The Outsider Within: Béla Tarr and Hungarian National Cinema

Lilla Tőke


Béla Tarr is probably the most paradoxical figure in contemporary Hungarian cinema. His artistic trajectory shows a movement from documentary style realism (Family Nest, 1979) towards more modernist cinematic practices (Satan’s Tango, 1994, Werckmeister Harmonies, 2000, and The Man from London, 2007). A major celebrity in the global film culture that prides itself in being transnational, international, and in crossing linguistic and ethnic boundaries, Tarr has consistently found himself on the fringes of the Hungarian cultural and political establishment. In this study Tőke considers Tarr’s films and public persona as catalysts in the debates about what constitutes “Hungarian cinema” in a globalizing world from the 1970s until today.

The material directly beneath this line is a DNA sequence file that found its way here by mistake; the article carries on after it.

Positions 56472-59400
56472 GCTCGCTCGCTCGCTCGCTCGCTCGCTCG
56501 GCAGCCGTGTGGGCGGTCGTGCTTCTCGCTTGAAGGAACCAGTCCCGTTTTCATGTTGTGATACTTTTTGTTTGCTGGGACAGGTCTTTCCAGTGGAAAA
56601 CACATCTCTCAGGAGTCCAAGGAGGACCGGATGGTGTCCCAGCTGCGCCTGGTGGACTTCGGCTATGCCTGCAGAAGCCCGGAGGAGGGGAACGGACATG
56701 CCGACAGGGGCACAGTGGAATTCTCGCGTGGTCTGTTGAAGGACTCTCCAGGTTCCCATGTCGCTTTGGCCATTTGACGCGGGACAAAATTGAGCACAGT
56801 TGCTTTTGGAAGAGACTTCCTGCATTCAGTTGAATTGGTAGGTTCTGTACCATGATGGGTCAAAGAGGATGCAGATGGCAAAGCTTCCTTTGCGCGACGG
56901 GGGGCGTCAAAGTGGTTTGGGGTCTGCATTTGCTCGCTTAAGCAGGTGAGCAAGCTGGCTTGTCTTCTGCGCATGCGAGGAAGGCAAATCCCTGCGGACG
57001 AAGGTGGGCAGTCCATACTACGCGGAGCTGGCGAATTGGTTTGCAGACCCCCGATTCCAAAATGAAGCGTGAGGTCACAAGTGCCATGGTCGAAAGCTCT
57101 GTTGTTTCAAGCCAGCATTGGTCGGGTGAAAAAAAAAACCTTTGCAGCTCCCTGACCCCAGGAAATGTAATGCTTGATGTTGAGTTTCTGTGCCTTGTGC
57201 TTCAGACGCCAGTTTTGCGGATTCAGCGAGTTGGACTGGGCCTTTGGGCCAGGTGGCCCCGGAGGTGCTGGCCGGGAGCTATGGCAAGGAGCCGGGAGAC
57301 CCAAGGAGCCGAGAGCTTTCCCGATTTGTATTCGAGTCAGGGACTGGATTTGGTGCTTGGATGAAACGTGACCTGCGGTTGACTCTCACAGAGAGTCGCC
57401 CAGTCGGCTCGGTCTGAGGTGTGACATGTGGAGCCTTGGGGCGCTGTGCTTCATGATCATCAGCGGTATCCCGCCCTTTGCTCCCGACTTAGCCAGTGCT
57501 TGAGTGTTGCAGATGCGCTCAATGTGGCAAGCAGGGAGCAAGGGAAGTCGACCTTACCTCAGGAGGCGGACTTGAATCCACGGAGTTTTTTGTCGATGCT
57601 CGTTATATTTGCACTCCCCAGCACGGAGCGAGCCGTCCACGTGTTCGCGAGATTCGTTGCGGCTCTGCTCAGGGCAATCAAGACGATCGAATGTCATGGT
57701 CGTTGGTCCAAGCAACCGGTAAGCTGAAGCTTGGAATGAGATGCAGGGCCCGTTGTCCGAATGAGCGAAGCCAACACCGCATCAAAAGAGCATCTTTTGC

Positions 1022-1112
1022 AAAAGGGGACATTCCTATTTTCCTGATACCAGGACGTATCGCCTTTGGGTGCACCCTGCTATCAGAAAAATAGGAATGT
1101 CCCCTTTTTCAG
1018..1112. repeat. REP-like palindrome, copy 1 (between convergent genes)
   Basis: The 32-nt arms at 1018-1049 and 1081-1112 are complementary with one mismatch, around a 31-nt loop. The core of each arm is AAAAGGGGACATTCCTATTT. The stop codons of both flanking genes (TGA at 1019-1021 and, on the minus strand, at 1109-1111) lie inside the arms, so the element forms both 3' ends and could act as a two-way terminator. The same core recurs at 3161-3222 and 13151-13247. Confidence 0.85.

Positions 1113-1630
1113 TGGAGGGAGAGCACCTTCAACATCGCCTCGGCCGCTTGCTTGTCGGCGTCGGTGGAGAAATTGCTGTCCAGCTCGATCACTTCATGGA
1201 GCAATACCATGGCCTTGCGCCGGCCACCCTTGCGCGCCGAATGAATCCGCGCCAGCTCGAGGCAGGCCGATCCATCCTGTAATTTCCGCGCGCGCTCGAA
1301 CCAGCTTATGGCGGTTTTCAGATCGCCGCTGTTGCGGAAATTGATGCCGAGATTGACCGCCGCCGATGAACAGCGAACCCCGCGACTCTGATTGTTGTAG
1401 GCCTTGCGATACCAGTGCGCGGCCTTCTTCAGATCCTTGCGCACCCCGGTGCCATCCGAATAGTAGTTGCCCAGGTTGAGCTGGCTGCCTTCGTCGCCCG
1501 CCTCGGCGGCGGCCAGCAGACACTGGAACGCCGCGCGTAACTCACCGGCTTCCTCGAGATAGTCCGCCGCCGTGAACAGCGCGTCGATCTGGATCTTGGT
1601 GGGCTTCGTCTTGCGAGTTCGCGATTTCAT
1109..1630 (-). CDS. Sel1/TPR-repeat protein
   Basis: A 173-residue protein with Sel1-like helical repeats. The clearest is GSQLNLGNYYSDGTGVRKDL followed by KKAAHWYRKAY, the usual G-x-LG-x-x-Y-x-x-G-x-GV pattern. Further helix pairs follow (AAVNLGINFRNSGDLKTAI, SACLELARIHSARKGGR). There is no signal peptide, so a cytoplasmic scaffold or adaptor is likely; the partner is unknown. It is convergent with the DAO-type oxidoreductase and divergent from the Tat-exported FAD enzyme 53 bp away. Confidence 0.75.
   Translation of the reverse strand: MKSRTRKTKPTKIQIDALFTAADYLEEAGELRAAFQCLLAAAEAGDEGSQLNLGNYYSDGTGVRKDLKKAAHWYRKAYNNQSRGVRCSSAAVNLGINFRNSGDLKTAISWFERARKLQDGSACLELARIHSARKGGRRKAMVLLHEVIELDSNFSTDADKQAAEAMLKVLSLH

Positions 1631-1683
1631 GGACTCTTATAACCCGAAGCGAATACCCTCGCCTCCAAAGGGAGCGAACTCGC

Béla Tarr, national cinema, Hungarian cinema, minor cinema, film politics

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Copyright (c) 2016 Lilla Tőke

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This journal is published by Pitt Open Library Publishing.
ISSN 2471-965X (online)